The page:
Third, and more importantly, economic growth is also a function of perception. It’s really difficult to be enthused by rosy economic figures when those figures are obliterated by other news stories that make one’s heart sink and send one’s blood pressure into the stratosphere.

To be fair, this administration did try to put in place a number of initiatives designed to sustain whatever little momentum was being induced by external forces. The efforts proved puny amidst the onslaught of scandals and the usual destructive politicking that have seemingly become normal occurrences in our country.

In the end, I believe that this administration’s best contribution to the task of buttressing the economy was simply its relative success in keeping itself in power, perpetuating the status quo, and providing a semblance of stability in the country. It has not been easy, but I am not sure the efforts deserve plaudits.

The ones who really deserve the commendation, in addition to migrant workers, are the men and women of the business community. I am not simply referring to the taipans and the owners of big business who provide the face to the community. I mean the whole business community and that includes the many entrepreneurs of small and medium enterprises, the laborers at the factories, and everyone else who make the wheels of the economy turn.

I racked my brains trying to recall positive stories that deserve special mention as we try to give closure to 2007. Aside from Manny Pacquiao’s triumphs in the boxing ring—and as I have written in the past I am ambivalent about the strategic value of these triumphs—and the dominance of the peso, there seemed very little else.

For this column, I tried to make a list of the top stories of 2007 based purely on top of mind recall, without doing any research. Unless we include the sordid but entertaining events in the lives of Ruffa and Kris, the other stories I came up with were all depressing.

My list: The Manila Peninsula caper of renegade Senator Antonio Trillanes, the ZTE scandal and the subsequent Senate hearings, the conviction and eventual pardon of former President Joseph Estrada, the midterm elections, the hazing-related death of UP student Cris Mendez, the suicide of 12-year-old Marianette Amper, the explosion at the Glorietta Mall, the bombing at the Batasang Pambansa which claimed the life of Rep. Wahab Akbar, and the road accident which claimed the life of former Social Welfare Secretary Dulce Saguisag.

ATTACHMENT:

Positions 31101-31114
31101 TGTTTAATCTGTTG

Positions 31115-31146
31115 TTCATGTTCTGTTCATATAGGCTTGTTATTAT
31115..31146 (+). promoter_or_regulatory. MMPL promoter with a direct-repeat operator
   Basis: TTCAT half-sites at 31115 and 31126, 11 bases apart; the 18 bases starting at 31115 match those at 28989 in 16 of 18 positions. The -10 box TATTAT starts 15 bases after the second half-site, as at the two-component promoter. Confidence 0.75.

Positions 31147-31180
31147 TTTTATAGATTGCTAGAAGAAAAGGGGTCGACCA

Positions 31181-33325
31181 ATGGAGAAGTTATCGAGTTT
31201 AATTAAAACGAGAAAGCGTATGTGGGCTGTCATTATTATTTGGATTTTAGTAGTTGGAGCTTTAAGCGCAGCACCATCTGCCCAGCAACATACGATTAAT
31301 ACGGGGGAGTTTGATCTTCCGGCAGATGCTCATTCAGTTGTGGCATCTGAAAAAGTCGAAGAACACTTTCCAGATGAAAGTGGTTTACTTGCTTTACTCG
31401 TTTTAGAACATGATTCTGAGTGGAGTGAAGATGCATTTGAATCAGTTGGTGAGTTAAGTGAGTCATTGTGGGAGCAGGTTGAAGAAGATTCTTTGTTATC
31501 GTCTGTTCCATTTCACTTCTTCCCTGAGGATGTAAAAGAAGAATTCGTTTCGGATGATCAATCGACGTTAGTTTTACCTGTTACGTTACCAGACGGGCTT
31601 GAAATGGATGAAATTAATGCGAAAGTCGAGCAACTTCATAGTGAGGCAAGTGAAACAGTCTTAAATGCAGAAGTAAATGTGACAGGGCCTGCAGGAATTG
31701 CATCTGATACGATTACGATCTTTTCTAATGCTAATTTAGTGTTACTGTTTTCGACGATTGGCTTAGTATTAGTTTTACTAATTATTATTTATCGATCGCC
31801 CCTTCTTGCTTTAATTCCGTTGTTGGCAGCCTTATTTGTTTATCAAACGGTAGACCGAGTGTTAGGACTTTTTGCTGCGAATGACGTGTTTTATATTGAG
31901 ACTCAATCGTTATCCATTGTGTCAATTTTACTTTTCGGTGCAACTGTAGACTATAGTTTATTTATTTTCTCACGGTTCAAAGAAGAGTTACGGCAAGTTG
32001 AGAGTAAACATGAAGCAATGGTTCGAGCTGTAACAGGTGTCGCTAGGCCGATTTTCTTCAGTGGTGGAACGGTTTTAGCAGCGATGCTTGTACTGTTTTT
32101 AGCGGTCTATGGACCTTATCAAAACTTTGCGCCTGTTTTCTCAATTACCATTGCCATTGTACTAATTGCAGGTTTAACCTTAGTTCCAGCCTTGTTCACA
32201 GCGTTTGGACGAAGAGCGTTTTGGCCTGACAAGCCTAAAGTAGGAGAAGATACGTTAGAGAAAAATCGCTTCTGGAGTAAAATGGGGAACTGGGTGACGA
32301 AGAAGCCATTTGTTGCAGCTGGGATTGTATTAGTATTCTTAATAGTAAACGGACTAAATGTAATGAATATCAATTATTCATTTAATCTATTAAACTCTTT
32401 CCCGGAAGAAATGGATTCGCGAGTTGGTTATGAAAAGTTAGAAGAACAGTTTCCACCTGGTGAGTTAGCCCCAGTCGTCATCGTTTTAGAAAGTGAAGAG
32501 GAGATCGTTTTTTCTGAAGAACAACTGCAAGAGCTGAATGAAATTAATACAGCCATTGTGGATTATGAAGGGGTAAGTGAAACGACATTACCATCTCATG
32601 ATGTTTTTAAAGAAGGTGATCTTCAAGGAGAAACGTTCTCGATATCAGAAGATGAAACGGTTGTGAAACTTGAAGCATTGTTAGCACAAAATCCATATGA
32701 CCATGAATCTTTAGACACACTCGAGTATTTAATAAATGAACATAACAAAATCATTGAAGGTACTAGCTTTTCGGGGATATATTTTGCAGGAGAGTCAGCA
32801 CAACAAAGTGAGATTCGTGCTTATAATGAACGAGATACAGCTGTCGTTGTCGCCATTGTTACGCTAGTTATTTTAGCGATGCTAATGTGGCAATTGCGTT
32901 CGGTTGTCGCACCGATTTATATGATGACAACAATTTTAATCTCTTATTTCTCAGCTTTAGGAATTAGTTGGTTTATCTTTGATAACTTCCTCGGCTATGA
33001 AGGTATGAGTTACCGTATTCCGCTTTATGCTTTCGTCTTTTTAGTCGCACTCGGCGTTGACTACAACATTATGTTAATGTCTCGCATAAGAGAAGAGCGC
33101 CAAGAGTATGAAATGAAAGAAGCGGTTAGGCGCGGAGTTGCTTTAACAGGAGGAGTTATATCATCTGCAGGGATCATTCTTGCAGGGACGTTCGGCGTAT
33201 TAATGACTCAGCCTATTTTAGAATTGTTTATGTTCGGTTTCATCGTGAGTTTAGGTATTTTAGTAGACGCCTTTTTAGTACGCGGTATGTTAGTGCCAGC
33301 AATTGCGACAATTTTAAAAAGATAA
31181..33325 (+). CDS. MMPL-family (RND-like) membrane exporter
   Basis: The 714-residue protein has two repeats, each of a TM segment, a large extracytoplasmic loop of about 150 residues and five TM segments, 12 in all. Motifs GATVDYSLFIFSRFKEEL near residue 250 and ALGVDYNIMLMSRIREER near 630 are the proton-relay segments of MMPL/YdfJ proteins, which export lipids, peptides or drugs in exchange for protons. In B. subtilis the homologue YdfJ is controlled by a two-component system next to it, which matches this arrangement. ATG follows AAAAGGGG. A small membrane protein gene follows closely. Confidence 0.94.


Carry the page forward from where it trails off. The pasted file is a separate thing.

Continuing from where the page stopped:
I know. These are not exactly the kind of stories that warm the heart. What we had to contend with in 2007 gave new dimension to the expression “scraping the bottom.” But then again, we’re still here. We’re still able to insult our leaders and make jokes about them. We’ve survived 2007. Some people will scoff at these and consider them paltry dividends. Most Filipinos, however, will count their blessings and be grateful for them.

Tomorrow is another New Year. This is a cliché, but I will say it just the same. A New Year always brings with it the promise of new opportunities for redemption. Someone once said that everything that’s great in this world were accomplished by people who simply kept on trying even when there seemed to be no hope at all. Happy New Year, everyone!


Popular posts from this blog


Farewell, Victor

Open Letter To Our Leaders